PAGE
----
Lovely sunshine greeted us when we all assembled on Harwich Halfpenny Pier this morning. This was the first time we had organised an outing to Harwich and hope that everyone enjoyed as much as we did.
We wandered from the Halfpenny Pier, via the sandy beach near the New Bell pub, right along the foreshore as far as the Low Lighthouse. From then on we followed the promenade as far as the Banksy spraycation (?) mural at Stone Point, where Harwich turns into Dovercourt.
So what did we see?
Birdlife – Sandwich Terns ( including one being harried by a Herring Gull), Little Egret, Turnstones, Oystercatchers and the ubiquitous gulls.
Plants – some specialities of coastal areas, most of which are very uncommon given that their habitat is restricted to a thin sliver where the sea meets the land: Sea Rocket, Rock Samphire, Prickly Saltwort, Sea Holly, Sea Spurge and more…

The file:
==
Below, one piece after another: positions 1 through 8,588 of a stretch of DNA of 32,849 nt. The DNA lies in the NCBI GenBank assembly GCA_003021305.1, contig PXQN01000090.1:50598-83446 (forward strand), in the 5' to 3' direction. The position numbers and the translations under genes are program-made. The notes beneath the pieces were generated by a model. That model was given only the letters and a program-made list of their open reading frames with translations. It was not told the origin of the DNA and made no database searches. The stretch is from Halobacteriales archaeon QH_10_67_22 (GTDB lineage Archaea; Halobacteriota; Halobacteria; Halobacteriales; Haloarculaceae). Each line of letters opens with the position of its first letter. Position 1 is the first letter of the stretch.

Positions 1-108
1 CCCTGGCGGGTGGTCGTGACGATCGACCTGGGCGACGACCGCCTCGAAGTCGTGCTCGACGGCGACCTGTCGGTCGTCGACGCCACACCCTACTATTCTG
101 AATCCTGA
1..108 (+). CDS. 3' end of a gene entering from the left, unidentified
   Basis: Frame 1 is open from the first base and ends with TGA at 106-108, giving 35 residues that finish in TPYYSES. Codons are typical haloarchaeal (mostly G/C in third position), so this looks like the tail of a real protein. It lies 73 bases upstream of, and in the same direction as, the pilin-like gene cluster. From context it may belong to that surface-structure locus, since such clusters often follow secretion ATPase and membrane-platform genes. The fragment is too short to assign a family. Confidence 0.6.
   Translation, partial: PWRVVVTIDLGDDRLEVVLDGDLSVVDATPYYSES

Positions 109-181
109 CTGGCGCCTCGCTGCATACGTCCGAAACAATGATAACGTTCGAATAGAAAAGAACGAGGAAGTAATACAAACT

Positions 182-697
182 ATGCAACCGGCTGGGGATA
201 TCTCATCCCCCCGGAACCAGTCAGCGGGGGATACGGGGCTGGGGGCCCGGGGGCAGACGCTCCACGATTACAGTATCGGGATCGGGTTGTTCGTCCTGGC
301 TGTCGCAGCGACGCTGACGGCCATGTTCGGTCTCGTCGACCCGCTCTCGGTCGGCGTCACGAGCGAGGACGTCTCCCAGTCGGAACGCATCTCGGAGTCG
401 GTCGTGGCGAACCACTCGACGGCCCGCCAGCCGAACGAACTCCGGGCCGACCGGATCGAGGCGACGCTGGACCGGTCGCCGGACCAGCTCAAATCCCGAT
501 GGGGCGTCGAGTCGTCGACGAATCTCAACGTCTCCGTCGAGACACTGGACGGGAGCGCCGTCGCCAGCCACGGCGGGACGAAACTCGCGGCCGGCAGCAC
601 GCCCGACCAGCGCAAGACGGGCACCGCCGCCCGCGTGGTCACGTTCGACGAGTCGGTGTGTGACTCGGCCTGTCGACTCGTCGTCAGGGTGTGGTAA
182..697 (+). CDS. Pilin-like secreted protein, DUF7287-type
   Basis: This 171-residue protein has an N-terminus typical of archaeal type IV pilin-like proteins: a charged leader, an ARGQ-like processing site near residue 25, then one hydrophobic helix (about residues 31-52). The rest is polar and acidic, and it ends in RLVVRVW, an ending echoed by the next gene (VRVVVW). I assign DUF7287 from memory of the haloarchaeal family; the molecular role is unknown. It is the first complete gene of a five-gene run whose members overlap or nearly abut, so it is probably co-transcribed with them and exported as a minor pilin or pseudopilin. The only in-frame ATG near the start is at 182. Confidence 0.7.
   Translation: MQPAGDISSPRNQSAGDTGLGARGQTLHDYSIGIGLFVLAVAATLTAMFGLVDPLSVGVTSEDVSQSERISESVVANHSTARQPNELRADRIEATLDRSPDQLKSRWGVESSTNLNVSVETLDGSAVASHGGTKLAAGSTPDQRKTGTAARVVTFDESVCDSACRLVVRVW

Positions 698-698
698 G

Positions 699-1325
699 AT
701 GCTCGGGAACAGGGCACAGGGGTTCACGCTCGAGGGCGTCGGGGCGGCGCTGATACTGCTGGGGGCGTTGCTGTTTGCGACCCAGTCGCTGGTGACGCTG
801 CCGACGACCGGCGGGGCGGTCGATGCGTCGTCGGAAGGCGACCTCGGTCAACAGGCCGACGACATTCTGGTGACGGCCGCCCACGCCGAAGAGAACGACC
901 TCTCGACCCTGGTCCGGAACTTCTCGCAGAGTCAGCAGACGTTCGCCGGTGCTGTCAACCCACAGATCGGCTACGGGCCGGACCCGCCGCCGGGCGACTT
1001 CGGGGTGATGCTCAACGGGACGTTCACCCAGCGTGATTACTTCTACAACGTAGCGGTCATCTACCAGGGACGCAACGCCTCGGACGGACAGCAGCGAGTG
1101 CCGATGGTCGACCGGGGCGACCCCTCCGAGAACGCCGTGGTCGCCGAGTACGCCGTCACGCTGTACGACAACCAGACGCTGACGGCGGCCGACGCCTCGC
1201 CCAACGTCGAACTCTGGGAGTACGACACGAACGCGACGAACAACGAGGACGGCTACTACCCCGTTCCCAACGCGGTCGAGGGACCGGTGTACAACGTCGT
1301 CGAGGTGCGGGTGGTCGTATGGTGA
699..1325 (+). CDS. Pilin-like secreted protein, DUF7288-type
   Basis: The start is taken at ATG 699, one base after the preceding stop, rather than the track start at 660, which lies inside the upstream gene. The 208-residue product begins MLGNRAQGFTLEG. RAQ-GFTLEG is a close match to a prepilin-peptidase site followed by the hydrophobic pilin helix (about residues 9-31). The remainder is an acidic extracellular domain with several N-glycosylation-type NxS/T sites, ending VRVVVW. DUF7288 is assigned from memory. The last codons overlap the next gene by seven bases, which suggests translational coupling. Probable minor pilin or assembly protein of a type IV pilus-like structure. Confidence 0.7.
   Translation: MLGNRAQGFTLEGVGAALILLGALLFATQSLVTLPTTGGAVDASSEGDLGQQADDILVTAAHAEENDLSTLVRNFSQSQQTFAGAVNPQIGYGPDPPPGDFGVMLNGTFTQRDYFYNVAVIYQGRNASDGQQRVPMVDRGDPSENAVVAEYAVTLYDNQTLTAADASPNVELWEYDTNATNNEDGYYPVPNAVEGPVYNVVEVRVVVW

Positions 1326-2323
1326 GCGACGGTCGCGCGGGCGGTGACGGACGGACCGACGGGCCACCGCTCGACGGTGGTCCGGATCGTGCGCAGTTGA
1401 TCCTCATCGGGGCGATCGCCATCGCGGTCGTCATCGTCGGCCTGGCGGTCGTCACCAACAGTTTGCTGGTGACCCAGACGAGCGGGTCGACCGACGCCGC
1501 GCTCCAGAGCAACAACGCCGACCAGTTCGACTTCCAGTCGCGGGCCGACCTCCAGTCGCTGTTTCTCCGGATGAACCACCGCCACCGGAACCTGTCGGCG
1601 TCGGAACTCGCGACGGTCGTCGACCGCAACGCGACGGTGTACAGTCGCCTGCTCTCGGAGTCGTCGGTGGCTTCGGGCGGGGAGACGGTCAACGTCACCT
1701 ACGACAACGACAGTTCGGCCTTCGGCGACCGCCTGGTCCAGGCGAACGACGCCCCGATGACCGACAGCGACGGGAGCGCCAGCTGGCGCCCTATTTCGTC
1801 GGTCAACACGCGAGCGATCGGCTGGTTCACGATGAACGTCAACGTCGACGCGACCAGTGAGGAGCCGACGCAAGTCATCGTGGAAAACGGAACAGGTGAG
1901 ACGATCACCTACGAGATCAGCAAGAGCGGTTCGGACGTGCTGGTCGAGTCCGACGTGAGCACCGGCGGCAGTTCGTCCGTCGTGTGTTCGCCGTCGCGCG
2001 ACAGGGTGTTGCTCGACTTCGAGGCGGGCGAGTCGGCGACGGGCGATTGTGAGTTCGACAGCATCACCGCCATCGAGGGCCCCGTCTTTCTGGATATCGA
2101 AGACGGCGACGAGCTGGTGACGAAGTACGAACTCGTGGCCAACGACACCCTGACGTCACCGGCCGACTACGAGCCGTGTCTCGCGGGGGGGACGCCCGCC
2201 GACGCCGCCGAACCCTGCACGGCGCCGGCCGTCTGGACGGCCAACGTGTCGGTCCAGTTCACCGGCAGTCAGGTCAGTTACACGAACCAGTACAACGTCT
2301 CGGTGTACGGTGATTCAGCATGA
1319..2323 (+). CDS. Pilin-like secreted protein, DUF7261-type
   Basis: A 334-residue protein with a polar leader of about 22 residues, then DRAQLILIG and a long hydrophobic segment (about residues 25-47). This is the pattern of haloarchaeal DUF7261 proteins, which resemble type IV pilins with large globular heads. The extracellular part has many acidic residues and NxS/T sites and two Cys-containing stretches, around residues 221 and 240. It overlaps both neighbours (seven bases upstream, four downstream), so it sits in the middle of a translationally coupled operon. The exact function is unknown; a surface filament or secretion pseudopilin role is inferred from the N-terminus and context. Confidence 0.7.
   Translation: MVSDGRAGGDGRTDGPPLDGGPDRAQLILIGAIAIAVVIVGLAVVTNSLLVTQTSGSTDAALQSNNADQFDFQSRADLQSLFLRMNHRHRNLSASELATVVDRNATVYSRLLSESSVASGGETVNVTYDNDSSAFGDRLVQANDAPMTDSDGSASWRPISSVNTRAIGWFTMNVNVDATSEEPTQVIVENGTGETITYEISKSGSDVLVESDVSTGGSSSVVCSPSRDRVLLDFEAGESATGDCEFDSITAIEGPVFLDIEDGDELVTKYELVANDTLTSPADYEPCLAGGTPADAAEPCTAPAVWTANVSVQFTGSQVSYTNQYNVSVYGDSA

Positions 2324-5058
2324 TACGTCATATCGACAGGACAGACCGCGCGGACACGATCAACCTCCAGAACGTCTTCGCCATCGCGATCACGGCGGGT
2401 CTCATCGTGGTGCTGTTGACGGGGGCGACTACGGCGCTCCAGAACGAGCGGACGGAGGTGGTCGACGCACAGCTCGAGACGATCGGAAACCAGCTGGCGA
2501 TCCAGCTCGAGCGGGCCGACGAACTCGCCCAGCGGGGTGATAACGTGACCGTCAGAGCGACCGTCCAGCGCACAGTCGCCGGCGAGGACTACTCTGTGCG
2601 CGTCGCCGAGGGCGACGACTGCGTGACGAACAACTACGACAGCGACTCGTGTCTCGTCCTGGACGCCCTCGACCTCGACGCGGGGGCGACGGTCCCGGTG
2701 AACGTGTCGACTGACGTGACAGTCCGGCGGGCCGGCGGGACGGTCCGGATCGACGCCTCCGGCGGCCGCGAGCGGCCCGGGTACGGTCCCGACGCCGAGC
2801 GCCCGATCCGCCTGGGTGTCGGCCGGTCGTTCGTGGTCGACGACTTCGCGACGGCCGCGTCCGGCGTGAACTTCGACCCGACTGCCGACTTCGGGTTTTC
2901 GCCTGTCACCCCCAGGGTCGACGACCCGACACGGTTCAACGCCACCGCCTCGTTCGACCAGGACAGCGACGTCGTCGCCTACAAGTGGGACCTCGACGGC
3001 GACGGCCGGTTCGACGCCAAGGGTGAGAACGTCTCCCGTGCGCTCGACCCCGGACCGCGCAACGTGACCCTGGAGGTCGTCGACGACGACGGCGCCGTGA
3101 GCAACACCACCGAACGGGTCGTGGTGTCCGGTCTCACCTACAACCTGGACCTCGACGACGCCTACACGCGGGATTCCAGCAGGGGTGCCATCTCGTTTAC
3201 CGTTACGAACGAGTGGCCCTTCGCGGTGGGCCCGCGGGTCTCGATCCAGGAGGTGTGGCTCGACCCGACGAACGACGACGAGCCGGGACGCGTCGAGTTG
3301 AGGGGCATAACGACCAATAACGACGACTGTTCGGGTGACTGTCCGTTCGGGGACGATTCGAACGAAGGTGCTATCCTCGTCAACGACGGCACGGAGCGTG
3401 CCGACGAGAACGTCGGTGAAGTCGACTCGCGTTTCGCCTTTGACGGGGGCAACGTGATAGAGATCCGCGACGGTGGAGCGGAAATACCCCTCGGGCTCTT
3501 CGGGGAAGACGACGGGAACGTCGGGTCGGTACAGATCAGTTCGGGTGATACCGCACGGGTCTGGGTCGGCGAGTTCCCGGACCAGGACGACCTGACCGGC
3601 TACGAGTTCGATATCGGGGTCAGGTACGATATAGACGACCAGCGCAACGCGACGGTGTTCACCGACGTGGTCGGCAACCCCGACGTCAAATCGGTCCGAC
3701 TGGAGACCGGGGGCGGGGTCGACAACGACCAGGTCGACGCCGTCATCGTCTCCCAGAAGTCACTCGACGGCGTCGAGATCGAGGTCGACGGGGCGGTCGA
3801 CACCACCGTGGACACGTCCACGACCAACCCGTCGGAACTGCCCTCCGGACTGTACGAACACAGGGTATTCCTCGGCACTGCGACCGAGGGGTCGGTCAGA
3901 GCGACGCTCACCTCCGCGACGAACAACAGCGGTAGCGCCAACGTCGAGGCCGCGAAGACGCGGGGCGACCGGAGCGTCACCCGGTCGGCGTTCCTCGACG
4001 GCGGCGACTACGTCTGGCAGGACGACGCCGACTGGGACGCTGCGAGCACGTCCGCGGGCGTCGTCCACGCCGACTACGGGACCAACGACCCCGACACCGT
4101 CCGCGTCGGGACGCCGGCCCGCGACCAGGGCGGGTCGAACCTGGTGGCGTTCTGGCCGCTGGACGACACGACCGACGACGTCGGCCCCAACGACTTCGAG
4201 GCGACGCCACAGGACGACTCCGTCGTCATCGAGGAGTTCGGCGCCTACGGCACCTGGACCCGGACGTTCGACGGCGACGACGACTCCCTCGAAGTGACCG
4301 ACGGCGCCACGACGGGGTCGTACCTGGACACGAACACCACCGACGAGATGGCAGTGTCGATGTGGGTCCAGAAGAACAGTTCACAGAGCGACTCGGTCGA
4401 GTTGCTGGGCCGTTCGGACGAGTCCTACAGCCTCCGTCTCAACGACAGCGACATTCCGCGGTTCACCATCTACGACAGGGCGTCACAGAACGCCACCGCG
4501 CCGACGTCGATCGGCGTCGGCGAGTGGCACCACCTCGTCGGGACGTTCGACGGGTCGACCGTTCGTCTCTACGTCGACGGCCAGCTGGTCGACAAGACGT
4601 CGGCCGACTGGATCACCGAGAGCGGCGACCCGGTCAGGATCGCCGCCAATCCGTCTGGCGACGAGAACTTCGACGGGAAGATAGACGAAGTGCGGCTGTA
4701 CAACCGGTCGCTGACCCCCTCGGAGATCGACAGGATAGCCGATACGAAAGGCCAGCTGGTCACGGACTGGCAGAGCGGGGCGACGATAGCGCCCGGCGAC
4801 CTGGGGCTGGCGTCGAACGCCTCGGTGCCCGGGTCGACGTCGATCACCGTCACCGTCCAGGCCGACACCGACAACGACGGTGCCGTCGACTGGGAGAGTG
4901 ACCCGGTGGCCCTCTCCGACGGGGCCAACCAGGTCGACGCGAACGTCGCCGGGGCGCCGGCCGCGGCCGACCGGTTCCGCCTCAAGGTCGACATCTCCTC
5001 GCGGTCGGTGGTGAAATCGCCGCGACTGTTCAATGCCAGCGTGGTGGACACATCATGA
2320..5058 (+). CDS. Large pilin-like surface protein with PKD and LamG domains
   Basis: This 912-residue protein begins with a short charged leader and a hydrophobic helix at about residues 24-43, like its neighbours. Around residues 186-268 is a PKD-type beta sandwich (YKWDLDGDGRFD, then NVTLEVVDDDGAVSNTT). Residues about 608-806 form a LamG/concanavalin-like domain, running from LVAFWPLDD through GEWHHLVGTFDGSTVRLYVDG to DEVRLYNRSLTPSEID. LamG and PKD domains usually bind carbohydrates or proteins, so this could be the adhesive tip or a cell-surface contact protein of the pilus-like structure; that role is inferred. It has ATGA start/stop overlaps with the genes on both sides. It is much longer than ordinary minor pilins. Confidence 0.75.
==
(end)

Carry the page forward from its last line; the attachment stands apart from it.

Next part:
… along with the rather less welcome invasive Japanese Rose, starting to colonise the low dunes.
Insects – not many, just the occasional butterfly and Meadow Grasshopper, but also a rather interesting (and rare) fly – Dune Villa.
Products of the Sea – shells were discussed, with particular reference to Oysters, from former abundance to severe decline, but now hope in the form of the Essex Native Oyster Restoration Inititative; and fossils, especially sharks’ teeth. One of our group found one in the morning, but later in the day we (plus Chris’ family over from Germany) spent some time looking and each found one. So worth looking for next time you visit Harwich beach. Lots of seaweeds but these will be a topic of a future walk.
Geology – the Harwich Stone Band (not a pop group), which defines Harwich as the only natural rocky shore in Essex. The band formed from an ash layer from volcanoes 50 million years ago which settled in that area and became compacted to form a layer of rock.
Other life – the tail of a Common Lizard seen disappearing into the undergrowth and these two in their rather groovy new tee shirts!